This kind of grassroots movement on the part of students might be the push some teachers have been waiting for. At a different conference session that included some of the same students the day before, a teacher from West Adams Prep, part of the Los Angeles Unified School District, said it’s time for students to stand up for themselves.
“I feel powerless as a teacher at L.A.U.S.D.,” she said. “You guys need to speak to the board or the superintendent. You need to gather your peers and go to news outlets. Think about something you can do to raise awareness. You live in L.A. — get on the ‘Ellen’ show. You need to speak up and use your voice politically. There needs to be a revolution.”
A school technologist stood up to say that although he has to buy a content filter to qualify for the federal government’s discounted E-rate program for broadband, he can configure the filter to his own discretion.
Hearing the voices of adults weigh in on the matter may go a long way for these students, many of whom say they don’t believe adults care about them. One teacher asked a student panelist how to direct kids to using technology for learning and empowerment rather than for unrelated purposes. “For every student who uses 140 characters to send messages of empowerment, there’s another who’s tweeting inappropriate photos,” she said. “For every student who’s using YouTube to learn, there are others who are posting fighting videos. What are some ways you learned to be responsible digital citizens?”
In reply, one of the students said it’s about students’ need for attention and guidance from adults they think care about them.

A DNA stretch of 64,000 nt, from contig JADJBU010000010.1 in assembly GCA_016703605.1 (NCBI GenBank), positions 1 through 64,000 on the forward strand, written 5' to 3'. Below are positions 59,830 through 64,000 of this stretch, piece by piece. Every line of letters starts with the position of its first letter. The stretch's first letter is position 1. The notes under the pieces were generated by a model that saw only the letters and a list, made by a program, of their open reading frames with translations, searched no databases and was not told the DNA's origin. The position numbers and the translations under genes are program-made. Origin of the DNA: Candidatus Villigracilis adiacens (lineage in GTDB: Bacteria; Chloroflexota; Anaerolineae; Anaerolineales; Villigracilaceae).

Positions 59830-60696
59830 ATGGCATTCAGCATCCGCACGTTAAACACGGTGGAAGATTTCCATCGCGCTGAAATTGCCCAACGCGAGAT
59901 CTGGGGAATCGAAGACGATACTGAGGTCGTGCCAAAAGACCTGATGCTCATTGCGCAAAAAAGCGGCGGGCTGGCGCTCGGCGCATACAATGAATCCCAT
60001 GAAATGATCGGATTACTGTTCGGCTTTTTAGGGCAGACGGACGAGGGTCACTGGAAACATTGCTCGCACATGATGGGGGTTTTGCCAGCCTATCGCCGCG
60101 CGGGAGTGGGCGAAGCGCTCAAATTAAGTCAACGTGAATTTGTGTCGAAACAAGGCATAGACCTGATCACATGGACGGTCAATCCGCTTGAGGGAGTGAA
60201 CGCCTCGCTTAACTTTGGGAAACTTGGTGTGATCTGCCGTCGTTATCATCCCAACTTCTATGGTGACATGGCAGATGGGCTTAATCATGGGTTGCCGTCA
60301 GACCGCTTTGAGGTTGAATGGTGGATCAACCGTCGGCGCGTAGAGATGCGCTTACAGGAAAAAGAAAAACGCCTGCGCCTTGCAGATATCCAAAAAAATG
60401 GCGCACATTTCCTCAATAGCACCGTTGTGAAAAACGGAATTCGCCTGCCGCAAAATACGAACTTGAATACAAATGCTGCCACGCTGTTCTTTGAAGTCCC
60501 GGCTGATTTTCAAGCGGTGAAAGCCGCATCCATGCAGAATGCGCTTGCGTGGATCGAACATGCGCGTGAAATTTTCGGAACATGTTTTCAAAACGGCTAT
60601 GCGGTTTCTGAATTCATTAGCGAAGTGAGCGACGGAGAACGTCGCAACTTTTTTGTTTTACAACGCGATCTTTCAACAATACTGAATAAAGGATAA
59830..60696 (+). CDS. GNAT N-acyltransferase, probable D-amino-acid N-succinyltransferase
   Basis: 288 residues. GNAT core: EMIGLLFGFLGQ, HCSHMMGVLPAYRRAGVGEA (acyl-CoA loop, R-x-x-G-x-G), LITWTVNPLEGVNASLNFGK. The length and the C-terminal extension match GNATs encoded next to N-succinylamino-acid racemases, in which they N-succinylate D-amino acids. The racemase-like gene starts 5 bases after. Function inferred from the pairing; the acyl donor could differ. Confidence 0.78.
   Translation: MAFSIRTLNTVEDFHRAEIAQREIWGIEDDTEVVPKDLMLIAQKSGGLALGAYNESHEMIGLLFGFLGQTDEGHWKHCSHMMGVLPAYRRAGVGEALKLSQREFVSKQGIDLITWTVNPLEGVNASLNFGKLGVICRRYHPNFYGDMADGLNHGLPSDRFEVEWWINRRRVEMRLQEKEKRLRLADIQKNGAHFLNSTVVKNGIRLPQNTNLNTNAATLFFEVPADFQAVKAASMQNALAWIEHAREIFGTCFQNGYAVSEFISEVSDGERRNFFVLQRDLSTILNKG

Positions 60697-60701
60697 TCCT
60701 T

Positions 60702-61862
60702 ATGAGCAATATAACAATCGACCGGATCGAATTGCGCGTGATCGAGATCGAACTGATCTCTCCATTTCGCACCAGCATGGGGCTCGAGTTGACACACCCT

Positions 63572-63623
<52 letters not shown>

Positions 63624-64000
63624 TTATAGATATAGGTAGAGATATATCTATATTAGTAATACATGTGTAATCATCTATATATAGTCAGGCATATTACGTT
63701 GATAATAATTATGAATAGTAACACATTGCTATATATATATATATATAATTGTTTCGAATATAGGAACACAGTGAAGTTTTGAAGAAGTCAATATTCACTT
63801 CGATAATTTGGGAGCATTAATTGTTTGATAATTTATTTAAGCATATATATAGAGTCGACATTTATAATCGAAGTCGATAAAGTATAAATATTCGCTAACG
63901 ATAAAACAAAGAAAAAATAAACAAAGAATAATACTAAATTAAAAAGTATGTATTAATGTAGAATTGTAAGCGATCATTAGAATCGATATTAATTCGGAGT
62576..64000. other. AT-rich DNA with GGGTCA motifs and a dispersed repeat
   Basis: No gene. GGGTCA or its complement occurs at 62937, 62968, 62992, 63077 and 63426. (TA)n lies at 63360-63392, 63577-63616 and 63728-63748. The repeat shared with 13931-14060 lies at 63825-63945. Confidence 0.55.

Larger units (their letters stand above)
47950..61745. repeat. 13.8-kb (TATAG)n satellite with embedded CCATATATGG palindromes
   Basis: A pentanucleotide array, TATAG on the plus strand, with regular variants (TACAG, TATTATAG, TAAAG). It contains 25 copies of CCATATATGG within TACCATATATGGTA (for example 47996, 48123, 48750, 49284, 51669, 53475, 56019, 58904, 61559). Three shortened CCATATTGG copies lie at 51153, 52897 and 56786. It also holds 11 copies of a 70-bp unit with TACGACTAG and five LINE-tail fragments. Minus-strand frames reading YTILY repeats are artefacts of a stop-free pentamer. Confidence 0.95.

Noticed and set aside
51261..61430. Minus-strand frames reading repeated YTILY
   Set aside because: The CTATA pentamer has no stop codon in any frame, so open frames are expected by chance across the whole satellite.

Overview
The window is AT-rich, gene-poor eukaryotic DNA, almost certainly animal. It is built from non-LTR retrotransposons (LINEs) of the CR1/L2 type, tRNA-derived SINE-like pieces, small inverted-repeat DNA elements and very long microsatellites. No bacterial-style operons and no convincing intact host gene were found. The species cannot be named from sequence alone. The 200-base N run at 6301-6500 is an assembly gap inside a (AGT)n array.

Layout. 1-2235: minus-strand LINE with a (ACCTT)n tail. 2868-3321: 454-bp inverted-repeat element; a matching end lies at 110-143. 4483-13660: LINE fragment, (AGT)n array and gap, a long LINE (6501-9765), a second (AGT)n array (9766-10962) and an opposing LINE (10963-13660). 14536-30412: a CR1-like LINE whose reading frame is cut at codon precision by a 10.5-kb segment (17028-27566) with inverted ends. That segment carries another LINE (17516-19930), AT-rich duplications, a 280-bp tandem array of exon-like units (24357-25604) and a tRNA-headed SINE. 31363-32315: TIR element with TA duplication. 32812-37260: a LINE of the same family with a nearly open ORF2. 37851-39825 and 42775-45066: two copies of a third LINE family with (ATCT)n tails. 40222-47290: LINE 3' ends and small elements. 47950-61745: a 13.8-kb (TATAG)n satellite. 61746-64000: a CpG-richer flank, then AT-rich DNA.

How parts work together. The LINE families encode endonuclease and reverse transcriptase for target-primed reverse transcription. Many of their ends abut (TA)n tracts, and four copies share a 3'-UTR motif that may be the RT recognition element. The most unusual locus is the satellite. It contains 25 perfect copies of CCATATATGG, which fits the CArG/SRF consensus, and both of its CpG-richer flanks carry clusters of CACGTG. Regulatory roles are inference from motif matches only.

“Kids who have straight A’s and are college bound, that’s because people have been there in their lives to show them the way,” she said. “For those students who aren’t doing well, it’s a process of talking and having conversations with those students. Ask them why is that student being distracted? Why is he doing that instead of doing work? With kids and with parents, sometimes you have to pressure them and push them. It takes a lot of patience, but you have to have those conversations and monitor what that student does.”
Another student also suggested that the teacher talk to the student who’s posted inappropriate photos. “Ask her what’s going on in her life, what is she going through,” she said.
To educators and schools, the students’ main message was about being heard — whether it was related to using technology or about other issues: “Be aware of your students’ needs. Make sure you have space for students to speak freely.”
Tina Barseghian is the editor of KQED’s MindShift, an NPR website about the future of education. In the past, she’s worked as the executive editor of Edutopia, a magazine published by the George Lucas Education Foundation, as well as an editor at O’Reilly Media and CMP Media. She lives in the San Francisco Bay Area.
This post originally appeared on KQED’s MindShift, which explores the future of learning, covering cultural and tech trends and innovations in education. Follow MindShift on Twitter @mindshiftKQED and on Facebook.